Opinion: Does Pope Francis care about Nicaraguan Catholics?
This Op-Ed by Dr. Teo Babun was originally published in the Washington Examiner on September 1, 2022. You can read the original piece here.
More than two dozen member states of the Organization of American States last month approved a resolution condemning the authoritarian government of Daniel Ortega in Nicaragua for its crackdown on civil society, the independent press, and, notably, Catholic clergy and institutions. This is a welcome development, given a shocking intensification in Ortega’s persecution of the Catholic Church.
In April 2018, when the Ortega regime violently cracked down on mass protests throughout Nicaragua, Catholic leaders defied the regime by criticizing its human rights abuses and opening their churches to those fleeing deadly attacks by security and paramilitary forces. This, in turn, provoked a government campaign of systematic church repression and the demonization of its clergy (state media outlets regularly call priests “terrorists” and “devils in cassocks”). All hopes of democratic reform were dashed when Ortega locked up his political opponents in 2021 and stole the November elections.
This year has seen an all-out war against Catholic leaders. In March, the Ortega regime expelled Archbishop Waldemar Stanislaw Sommertag, the apostolic nuncio since 2018, giving him a week to leave. In May, police and paramilitary groups prevented Rev. Harving Padilla and parishioners in Masaya from leaving or entering a church for three days. Later in May, Rev. Manuel Garcia was detained after he wielded a machete as he tried to fend off pro-regime thugs taunting and insulting him outside his parish. He was later sentenced by a court to two years in prison, making him the first priest imprisoned since the 2018 protests.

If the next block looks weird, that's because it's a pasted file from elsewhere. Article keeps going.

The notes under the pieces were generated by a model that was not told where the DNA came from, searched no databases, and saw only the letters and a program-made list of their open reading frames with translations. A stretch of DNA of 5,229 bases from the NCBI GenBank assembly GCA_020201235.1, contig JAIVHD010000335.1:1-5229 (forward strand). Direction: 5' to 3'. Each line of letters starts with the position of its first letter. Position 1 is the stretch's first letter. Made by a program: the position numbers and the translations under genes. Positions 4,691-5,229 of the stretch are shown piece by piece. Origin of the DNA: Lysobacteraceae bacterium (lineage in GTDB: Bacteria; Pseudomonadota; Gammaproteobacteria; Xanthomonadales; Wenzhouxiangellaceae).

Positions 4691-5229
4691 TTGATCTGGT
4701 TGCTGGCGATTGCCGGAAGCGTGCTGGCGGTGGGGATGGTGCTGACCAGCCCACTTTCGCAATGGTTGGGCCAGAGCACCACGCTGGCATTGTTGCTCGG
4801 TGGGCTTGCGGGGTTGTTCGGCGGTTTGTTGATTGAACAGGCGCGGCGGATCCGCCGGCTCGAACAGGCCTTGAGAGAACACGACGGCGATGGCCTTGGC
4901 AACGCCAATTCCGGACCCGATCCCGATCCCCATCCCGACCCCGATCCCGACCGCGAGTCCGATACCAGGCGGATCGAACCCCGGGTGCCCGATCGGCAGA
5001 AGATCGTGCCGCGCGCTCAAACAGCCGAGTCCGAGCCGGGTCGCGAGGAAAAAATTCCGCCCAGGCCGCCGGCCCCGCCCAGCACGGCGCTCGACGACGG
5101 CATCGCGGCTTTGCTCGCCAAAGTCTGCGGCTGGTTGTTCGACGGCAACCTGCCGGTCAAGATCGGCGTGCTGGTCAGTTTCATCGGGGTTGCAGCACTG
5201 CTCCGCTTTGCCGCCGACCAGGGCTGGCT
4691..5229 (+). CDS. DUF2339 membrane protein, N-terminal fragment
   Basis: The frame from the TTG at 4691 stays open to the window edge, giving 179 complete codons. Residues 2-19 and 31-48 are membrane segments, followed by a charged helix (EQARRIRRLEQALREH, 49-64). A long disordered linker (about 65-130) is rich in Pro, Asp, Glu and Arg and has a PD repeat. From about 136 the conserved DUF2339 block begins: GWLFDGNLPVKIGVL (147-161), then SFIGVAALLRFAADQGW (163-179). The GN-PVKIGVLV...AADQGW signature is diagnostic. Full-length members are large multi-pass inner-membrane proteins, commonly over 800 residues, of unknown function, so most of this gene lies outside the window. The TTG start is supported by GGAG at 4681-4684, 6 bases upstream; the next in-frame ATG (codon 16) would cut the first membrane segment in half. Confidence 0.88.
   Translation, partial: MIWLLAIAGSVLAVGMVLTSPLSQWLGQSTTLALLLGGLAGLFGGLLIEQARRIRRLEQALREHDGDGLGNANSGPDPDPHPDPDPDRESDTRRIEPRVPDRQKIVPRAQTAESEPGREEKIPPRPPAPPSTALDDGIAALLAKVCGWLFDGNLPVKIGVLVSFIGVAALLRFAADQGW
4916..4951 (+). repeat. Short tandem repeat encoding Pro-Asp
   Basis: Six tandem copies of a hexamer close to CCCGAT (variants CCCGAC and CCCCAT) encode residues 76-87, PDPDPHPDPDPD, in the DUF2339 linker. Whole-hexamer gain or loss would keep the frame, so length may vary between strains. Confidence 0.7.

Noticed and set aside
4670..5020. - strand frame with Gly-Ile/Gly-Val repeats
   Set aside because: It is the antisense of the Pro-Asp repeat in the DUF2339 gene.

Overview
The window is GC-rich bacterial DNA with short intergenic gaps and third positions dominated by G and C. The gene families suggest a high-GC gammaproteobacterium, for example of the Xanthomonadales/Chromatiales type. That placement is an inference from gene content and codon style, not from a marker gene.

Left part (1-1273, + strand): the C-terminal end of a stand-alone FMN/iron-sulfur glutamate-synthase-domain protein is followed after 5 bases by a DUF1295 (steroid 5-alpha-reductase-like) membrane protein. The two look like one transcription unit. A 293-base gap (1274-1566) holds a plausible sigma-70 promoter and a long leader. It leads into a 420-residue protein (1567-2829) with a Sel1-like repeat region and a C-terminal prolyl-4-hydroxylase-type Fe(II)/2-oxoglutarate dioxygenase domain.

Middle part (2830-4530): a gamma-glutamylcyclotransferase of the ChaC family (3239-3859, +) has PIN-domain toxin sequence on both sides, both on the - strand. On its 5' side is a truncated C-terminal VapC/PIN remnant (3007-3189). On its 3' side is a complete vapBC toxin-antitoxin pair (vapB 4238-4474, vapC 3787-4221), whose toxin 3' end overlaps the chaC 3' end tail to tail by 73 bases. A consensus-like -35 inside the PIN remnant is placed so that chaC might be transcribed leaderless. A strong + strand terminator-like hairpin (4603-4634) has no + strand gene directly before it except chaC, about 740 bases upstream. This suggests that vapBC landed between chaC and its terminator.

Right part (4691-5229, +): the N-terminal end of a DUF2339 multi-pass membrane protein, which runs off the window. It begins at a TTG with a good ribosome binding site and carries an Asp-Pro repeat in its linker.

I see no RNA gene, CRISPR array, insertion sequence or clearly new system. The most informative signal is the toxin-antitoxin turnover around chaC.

In its zealous persecution of the Catholic Church, the Ortega regime has also gone after the church’s educational and charitable institutions. This year alone, the regime has forcibly closed more than 1,000 civil society organizations, many of which are Catholic. In June, the regime canceled the legal status of the Missionaries of Charity, an order founded by Mother Teresa of Calcutta, and expelled the nuns, escorting them to the Costa Rican border.
One priest who has particularly drawn the Ortega regime’s ire is Monsignor Rolando Alvarez, bishop of the Diocese of Matagalpa, who is one of the most vocal critics of the regime’s human rights abuses. Earlier this summer, he went on a hunger strike to protest his treatment and the closure of seven Catholic radio stations that he directed. Then, a few weeks ago, he and 10 others, including seminarians and lay persons, were placed under house arrest in the episcopal offices. The police announced an investigation of Alvarez and other Catholic leaders for using communications platforms and social media to organize and incite acts of hatred and disturbing the peace.